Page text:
Developer: Square Enix
Price: $8.99
Version Reviewed: 1.0

Graphics / Sound Rating: ★★★★☆
Game Controls Rating: ★★★★☆
Gameplay Rating: ★★★★½

iPhone Integration Rating: ★★★★☆
User Interface Rating: ★★★☆☆

Re-use / Replay Value Rating: ★★★½☆

Overall Rating: ★★★★☆

It doesn’t get much more classic than the original Final Fantasy game. First conceived as Square’s last (i.e., “final) game, they planned to make it a great one…but Final Fantasy ended up doing much more than saving them from bankruptcy. Released in Japan for the NES in 1987, Final Fantasy has since spawned a massive series of spin-offs, sequels, and remakes. Some years back, Square Enix created remakes of the original two games for the PSP.

Now, Square Enix has ported those PSP versions of Final Fantasy and Final Fantasy II to the iPhone. The translation is a mostly smooth one, and the games are chock-full of nostalgia. If you’re not a dedicated fan of the series, however, you’ll want to think about this purchase—Final Fantasy might have been revolutionary at the time, but it hasn’t aged perfectly. That’s not to say that it’s a bad game—it’s not—but this is a decidedly old-fashioned RPG. If that appeals to you, well, read on!

IMG_0486The Port
I suspect that many of you already know if you like Final Fantasy or not, and are more concerned with the quality of the port itself. Thankfully, this seems to be pretty solid. First and foremost among the iPhone-sensitive features: auto-save! Get interrupted, close the app at any time…Final Fantasy will save your progress, so long as you’re not in battle. It’s a godsend, and makes the game great for pick-up-and-play.

When you’re travelling, a large, translucent D-pad takes residence in the bottom-left of the screen. It takes some getting used to and obscures the screen a bit too much, but you soon learn to deal with it. The bottom-right contains either a “dash”/action button, or a mini-box with your party’s info, depending on if you’re in a town or similar environment, or the world map. Tapping the mini-box brings up the menu, allowing you to do things like equip weapons or use items. (In a town-like environment, you let go of the D-pad to summon the mini-box instead of the dash button.)

The interface is a bit clunky, but it’s still workable. I do wish the menu text was larger. One minor shift is that in battle, you chose from a series of icons rather than text-based menu options. I suppose that’s supposed to compensate for our fat thumbs.

As for the game itself, almost everything is the same, except for the drastically reduced difficulty compared to the original release. The additional “Soul of Chaos” and “Labyrinth of Time” dungeons are also included. So, overall: the port is well done. It’s not perfect, but nor does it interfere with the experience, unless you want to suffer through the old version’s unforgiving nature. (There’s a Wii VC port for that, I believe!) I’d worry about the battery drain if anything…long RPG sessions aren’t suited to mobile gaming, though Final Fantasy doesn’t seem to be a huge battery hog.

IMG_0485The Game Itself
Final Fantasy is definitely a game of its era. When the game opens, you chose your four party members and assign them classes. You have six to chose from: Black Mage, White Mage, Red Mage, Fighter, Thief, and Monk. The black and white mages are pretty straightforward magic powerhouses, while the fighter, thief, and monk all focus on physical attributes; the red mage is a bit of a hybrid. Once you’ve created your party, it’s time to save the world.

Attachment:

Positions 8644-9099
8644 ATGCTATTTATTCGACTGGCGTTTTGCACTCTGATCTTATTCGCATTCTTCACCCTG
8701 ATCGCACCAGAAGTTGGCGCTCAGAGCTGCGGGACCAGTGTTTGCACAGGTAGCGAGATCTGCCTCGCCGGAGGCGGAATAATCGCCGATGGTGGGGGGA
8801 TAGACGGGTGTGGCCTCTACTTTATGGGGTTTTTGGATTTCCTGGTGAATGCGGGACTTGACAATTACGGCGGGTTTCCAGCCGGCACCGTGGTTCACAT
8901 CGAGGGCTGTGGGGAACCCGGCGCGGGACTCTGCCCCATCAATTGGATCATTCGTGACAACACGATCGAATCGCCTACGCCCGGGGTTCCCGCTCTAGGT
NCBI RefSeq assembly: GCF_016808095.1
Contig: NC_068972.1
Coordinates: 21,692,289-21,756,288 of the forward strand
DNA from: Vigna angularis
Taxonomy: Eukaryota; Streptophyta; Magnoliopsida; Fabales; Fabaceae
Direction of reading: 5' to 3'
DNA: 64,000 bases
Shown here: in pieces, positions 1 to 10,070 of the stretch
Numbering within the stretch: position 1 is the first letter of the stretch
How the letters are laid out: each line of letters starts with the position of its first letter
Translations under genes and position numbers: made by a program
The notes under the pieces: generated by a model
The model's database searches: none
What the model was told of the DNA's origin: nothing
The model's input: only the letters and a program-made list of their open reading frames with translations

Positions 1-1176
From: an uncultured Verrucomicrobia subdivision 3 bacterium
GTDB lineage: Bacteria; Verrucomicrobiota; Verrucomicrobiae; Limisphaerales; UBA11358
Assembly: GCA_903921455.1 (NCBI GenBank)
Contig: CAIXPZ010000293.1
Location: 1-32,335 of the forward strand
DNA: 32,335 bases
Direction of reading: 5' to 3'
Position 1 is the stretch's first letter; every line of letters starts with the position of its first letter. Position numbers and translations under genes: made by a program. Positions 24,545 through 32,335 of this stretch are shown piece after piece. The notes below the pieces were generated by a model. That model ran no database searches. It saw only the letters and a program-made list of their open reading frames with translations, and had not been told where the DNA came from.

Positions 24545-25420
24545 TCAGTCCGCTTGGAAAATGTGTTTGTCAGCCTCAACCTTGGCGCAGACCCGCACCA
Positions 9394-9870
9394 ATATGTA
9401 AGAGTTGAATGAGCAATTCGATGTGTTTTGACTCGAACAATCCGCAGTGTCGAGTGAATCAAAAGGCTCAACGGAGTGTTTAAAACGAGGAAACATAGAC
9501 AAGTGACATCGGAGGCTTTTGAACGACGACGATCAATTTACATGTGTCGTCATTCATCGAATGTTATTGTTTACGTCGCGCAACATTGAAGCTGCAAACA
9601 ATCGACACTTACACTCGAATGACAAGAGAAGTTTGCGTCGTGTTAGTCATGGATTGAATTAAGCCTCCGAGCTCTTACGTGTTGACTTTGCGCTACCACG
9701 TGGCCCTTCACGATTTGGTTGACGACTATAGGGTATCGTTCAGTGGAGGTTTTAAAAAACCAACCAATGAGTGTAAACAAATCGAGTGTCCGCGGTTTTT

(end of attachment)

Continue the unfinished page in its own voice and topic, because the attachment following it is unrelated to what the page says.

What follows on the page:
The plot might have been revolutionary when Final Fantasy was released, but its age shows now. Your four Light Warriors must face dungeons and forests, pirates and witches, evil Elemental Fiends and eventually Chaos himself. And guess what? It’s all been prophesied. There’s no characterization, and while the storyline is epic in the true sense of the word, it’s obviously a vehicle for advancing the game.

Battle consists of mostly random encounters, which take place on the (enormous) world map. It’s a very simple affair. You never need to do anything more than chose a monster to target and pick between attacking and using magic. Unfortunately, the need to tap once on the Attack icon and once on the target monster slows the otherwise fast battle mechanic down, but it’s still the same simple, turn-based affair that old RPGs are known for.

Actually, “old RPG” is really the only way to describe this game. The graphics, though updated, still have a definite retro feel; strategy takes a backseat, and you spend a lot of time in random encounters. The world is wide open, and despite the linear plot, it’s easy to get lost in it. (Fancy things like “quest logs” don’t have a place here!) If it’s old-school you want, here’s the game to get. It’s worth mentioning that the difficulty is radically different from the original release; the ability to save anywhere is a godsend, and levelling up takes much less time. Random encounters have also been reduced, and it seems to be an easier ride on the whole. That’s fine with me: the iPhone is a mobile platform, after all.

The Final Verdict
So, what can you expect from this port? Final Fantasy is a prime example of old-school gaming, so if you’re not willing to invest time in grinding and wandering around, you won’t enjoy it. But Final Fantasy is still a classic experience that can be enjoyed even by those who have never touched the series before. Despite its lack of modern bells and whistles, it’s is a solid port of a piece of history, and it exemplifies what RPGs used to be. If you like classic gaming at all—or if you’re simply interested in starting—this Final Fantasy port should satisfy.

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